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  38. The Vice of Snobbery: Aesthetic Knowledge, Justification and Virtue in Art Appreciation.Matthew Kieran - 2010 - Philosophical Quarterly 60 (239):243-263.
    Apparently snobbery undermines justification for and legitimacy of aesthetic claims. It is also pervasive in the aesthetic realm, much more so than we tend to presume. If these two claims are combined, a fundamental problem arises: we do not know whether or not we are justified in believing or making aesthetic claims. Addressing this new challenge requires an epistemological story which underpins when, where and why snobbish judgement is problematic, and how appreciative claims can survive. This leads towards a virtue-theoretic (...)
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  39. The Acquaintance Principle, Aesthetic Autonomy, and Aesthetic Appreciation.Amir Konigsberg - 2012 - British Journal of Aesthetics 52 (2):153-168.
    The acquaintance principle (AP) and the view it expresses have recently been tied to a debate surrounding the possibility of aesthetic testimony, which, plainly put, deals with the question whether aesthetic knowledge can be acquired through testimony—typically aesthetic and non-aesthetic descriptions communicated from person to person. In this context a number of suggestions have been put forward opting for a restricted acceptance of AP. This paper is an attempt to restrict AP even more.
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  40. Aesthetic Comprehension of Abstract and Emotion Concepts: Kant’s Aesthetics Renewed.Mojca Kuplen - 2018 - Itinera 15:39-56.
    In § 49 of the Critique of the Power of Judgment Kant puts forward a view that the feeling of pleasure in the experience of the beautiful can be stimulated not merely by perceptual properties, but by ideas and thoughts as well. The aim of this paper is to argue that aesthetic ideas fill in the emptiness that abstract and emotion concepts on their own would have without empirical intuitions. That is, aesthetic ideas make these concepts more accessible to us, (...)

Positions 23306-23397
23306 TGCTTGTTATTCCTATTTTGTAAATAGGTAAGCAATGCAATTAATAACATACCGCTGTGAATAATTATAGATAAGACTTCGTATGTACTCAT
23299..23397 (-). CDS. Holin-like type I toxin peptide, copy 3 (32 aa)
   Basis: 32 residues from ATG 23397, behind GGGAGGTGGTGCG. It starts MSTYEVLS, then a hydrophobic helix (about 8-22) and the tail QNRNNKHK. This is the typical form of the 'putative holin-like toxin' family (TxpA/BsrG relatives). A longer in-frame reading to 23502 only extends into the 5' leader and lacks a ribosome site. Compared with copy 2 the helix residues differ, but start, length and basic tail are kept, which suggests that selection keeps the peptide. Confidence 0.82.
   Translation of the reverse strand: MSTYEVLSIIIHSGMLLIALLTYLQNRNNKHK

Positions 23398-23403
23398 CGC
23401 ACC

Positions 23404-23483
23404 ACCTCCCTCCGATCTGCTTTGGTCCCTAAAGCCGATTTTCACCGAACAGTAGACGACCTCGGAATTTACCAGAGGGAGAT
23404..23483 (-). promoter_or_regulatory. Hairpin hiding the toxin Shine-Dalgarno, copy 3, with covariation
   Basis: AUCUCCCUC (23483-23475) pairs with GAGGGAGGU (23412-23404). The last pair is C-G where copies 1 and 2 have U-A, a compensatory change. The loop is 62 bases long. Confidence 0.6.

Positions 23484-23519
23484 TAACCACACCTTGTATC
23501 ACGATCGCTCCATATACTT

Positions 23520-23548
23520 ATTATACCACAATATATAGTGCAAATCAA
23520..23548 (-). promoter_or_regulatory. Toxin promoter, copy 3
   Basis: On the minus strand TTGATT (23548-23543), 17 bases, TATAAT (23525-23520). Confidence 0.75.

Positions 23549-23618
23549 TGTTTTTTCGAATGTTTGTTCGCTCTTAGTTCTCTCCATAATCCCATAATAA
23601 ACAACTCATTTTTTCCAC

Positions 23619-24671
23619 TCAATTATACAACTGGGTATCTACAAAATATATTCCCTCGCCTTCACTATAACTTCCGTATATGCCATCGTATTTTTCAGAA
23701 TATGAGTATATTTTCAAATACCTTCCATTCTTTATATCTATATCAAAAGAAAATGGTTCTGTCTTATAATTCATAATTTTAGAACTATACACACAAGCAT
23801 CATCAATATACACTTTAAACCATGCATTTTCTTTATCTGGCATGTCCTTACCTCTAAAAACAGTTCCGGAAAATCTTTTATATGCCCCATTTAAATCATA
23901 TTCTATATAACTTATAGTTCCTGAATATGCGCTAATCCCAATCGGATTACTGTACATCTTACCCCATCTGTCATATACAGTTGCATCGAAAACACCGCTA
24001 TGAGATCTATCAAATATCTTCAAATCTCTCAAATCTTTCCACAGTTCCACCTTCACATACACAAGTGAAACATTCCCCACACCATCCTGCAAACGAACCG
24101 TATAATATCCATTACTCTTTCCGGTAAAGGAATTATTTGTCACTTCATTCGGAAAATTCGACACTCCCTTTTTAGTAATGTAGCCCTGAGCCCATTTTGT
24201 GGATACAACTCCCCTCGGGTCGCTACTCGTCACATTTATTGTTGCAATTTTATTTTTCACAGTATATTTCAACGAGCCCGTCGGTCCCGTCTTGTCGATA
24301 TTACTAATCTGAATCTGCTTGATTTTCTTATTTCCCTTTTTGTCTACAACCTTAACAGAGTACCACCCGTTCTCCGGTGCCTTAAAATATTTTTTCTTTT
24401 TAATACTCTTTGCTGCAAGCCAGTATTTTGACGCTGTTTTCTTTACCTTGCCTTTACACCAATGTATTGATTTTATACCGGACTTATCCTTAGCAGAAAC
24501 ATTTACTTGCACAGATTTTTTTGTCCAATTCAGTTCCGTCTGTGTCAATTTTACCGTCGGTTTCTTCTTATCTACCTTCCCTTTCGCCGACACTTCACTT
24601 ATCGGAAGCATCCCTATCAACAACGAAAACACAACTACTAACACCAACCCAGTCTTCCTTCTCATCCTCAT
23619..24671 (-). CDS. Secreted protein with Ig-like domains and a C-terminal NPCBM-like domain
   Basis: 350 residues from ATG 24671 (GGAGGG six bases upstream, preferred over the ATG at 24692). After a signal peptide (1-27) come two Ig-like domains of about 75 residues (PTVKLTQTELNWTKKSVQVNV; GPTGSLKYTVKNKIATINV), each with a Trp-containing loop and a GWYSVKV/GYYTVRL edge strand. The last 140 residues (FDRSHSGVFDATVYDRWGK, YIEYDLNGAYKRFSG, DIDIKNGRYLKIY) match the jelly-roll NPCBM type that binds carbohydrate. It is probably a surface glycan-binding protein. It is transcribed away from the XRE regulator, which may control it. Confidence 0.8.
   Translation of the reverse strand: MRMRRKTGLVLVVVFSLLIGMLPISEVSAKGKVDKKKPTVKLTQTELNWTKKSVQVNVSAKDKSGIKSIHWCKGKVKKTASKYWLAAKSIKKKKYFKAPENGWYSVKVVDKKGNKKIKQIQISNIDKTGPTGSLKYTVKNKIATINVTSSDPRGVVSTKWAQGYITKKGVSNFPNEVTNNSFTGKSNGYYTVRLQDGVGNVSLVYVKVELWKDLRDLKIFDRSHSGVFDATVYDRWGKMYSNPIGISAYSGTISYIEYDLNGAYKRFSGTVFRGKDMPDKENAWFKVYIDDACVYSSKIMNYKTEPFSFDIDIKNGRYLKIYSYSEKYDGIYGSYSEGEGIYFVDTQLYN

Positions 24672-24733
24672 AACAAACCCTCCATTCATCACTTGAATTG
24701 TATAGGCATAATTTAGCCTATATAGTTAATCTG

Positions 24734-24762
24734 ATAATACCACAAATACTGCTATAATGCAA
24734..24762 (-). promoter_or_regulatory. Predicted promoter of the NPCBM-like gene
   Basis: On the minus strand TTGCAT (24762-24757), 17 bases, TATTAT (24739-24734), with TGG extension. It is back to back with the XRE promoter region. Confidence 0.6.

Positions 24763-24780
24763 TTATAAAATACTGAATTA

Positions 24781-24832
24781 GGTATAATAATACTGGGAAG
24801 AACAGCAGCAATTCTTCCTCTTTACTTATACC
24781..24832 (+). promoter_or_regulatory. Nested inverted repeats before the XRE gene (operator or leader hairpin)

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  41. Beauty, Ugliness and the Free Play of Imagination: An Approach to Kant's Aesthetics.Mojca Küplen - 2015 - Springer Verlag.
    At the end of section §6 in the Analytic of the Beautiful, Kant defines taste as the “faculty for judging an object or a kind of representation through a satisfaction or dissatisfaction without any interest”. On the face of it, Kant’s definition of taste includes both; positive and negative judgments of taste. Moreover, Kant’s term ‘dissatisfaction’ implies not only that negative judgments of taste are those of the non-beautiful, but also that of the ugly, depending on the presence of an (...)
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  42. Cognitive Function of Beauty and Ugliness in Light of Kant’s Theory of Aesthetic Ideas.Mojca Küplen - 2015 - In Andras Benedek and Kristof Nyiri (ed.), Beyond Words: Pictures, Parables, Paradoxes (Series Visual Leaning, vol. 5). Peter Lang Publisher. pp. 209-216.
  43. Aesthetic Value.Joel J. Kupperman - 1972 - American Philosophical Quarterly 9 (3):259 - 264.
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  44. A Modest Defense of Aesthetic Testimony.Brian Laetz - 2008 - Journal of Aesthetics and Art Criticism 66 (4):355-363.